Several readers have asked for a repeat of previous Halloween columns about child safety. These revised strategies from the original 2008 “scary” column helps to keep kids safe on the scariest night of the year, mostly compliments of Cathy Lewandowski, AT&T’s marketing director then and now.
First, this is a great time to give your young witches and goblins a cell phone, regardless if they normally use one or not. Activate old phones with a prepaid calling card and fully charge them before Count Dracula, Witchipoo, or your smallest Power Ranger start out their evening.
Program emergency numbers as a speed dial; the numbers also can be programmed as I-C-E (in case of emergency), which is a good idea for anyone’s phone at any time. Get in on the fun and accompany trick-or-treaters younger than age 12. Pin a piece of paper with your child’s name, address and phone number inside the child’s pocket in case you get separated.
Set ground rules. If your child will be trick-or-treating without you, establish a route and set a curfew. Review safety rules, including staying with the group, walking only on the sidewalk, approaching only clearly lit homes and never going inside a home. Encourage older kids to trick-or-treat with a group of friends, parents or older siblings. Make sure someone in the group carries a flashlight with fresh batteries. Encourage your older kids to stay close to home and tell them not to go door to door in an unfamiliar neighborhood. Also important, tell your children to call home immediately should they become separated from others in their group or feel uncomfortable within their surroundings. Be sure to be within earshot of your own phone.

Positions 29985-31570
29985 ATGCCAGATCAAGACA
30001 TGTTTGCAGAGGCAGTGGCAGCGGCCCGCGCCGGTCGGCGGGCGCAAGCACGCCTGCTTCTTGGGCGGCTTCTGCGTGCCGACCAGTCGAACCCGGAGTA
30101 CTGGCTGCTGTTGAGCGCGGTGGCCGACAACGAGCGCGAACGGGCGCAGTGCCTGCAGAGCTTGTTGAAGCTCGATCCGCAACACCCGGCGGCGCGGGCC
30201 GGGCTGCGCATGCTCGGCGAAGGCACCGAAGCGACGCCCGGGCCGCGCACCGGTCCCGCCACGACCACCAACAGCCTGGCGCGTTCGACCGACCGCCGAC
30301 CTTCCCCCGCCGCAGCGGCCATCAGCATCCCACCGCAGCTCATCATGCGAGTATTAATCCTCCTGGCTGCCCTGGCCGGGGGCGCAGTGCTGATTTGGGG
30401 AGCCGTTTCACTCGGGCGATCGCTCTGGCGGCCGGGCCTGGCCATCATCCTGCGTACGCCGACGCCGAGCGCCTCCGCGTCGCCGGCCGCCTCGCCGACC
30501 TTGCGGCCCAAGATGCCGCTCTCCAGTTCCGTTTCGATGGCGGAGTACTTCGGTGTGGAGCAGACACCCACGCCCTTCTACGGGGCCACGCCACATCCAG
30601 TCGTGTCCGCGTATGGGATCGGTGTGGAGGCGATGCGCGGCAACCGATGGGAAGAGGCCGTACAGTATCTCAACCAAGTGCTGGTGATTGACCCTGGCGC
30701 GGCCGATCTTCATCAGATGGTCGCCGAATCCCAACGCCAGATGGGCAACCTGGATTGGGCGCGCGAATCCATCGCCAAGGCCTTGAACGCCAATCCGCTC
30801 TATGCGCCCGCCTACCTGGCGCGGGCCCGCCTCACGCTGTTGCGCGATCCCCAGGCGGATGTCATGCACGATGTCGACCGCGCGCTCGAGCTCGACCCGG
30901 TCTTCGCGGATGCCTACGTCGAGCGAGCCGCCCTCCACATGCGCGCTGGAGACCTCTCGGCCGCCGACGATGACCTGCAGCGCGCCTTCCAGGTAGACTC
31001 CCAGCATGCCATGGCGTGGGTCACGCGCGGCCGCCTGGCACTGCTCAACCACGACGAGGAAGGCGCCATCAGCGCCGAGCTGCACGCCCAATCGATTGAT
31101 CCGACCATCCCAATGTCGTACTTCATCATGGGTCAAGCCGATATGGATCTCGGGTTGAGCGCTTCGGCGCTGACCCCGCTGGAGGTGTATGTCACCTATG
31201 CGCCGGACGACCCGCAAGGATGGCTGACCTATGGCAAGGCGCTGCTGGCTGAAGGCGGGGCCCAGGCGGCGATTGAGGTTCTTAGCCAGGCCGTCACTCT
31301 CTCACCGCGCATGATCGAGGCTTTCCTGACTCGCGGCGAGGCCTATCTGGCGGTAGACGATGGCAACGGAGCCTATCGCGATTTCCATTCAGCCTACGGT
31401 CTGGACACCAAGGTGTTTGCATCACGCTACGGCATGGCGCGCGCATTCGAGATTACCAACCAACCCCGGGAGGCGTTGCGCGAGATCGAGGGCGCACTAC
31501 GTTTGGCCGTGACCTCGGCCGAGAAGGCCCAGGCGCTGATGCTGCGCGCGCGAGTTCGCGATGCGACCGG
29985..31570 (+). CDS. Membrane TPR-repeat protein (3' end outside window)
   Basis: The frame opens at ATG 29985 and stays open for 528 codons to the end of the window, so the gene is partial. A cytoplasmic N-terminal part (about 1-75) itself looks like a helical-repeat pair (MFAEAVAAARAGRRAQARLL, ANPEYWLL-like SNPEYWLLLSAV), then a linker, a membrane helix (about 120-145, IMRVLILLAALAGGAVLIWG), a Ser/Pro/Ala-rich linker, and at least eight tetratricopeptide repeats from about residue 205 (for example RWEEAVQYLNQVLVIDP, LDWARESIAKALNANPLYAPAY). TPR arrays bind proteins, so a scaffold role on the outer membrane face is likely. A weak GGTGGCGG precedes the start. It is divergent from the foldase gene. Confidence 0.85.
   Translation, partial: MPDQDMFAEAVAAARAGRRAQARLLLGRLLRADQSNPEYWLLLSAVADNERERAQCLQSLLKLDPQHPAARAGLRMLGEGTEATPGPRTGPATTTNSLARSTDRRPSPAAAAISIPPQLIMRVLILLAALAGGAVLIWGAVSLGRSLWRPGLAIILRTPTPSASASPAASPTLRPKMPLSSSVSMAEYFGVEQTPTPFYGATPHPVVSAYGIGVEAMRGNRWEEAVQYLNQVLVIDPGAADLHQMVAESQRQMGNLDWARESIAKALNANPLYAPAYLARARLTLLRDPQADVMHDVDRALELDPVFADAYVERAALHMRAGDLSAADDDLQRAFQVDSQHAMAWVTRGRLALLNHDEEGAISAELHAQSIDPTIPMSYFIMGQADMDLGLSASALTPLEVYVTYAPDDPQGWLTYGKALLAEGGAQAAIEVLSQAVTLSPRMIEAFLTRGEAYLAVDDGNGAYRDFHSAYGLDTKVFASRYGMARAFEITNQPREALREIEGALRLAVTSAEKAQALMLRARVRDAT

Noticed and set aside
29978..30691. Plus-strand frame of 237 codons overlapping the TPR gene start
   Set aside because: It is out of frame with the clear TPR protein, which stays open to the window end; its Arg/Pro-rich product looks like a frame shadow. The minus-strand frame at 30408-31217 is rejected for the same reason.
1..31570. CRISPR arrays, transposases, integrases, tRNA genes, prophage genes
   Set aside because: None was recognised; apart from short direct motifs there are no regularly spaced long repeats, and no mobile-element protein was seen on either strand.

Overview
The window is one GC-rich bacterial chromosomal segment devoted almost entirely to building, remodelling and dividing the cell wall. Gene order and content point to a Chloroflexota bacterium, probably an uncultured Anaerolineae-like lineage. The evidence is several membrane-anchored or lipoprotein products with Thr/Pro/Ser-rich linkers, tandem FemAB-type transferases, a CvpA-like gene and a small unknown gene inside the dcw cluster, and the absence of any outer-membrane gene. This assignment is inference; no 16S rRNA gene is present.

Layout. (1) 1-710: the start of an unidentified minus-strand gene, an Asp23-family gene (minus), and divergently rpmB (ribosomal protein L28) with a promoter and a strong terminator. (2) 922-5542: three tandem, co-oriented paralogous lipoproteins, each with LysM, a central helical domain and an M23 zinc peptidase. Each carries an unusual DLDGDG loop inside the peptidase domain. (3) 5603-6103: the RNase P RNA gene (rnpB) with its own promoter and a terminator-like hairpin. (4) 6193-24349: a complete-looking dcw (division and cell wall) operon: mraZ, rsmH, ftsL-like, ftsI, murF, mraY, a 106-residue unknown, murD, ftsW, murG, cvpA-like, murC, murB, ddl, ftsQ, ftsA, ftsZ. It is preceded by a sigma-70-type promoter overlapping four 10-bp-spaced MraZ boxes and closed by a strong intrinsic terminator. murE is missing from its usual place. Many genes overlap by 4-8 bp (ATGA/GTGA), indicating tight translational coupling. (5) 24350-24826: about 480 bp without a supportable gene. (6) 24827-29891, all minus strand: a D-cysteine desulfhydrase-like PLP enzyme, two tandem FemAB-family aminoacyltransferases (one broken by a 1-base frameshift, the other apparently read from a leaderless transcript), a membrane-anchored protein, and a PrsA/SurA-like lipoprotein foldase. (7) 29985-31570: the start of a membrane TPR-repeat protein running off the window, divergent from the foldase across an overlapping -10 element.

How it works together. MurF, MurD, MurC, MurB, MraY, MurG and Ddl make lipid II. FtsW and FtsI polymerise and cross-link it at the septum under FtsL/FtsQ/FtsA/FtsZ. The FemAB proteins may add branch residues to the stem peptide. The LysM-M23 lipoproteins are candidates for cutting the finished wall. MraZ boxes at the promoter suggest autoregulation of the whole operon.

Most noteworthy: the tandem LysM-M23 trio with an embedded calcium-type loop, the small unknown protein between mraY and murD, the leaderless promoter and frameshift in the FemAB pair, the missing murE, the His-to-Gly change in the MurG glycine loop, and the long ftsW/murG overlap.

Maintain contact information with chaperones. Trade phone numbers with all parents who’re with you and those who are with your kids. And establish regular check-in times for both younger and older party goers and/or trick-or-treaters.
Drive responsibly. Take advantage of hands-free options while using your phone in the car, especially with so many youngsters out crossing the streets. Be a wireless Samaritan. Keep a lookout for anything suspicious or out of place and, if you note such, instantly call law enforcement authorities.
And, finally, for the young and not-so-young, have a safe and enjoyable Halloween!
Ellen Phillips is a retired English teacher who has written two consumer-oriented books. Her Consumer Watch column appears every Saturday. Email her at consumer email@example.com.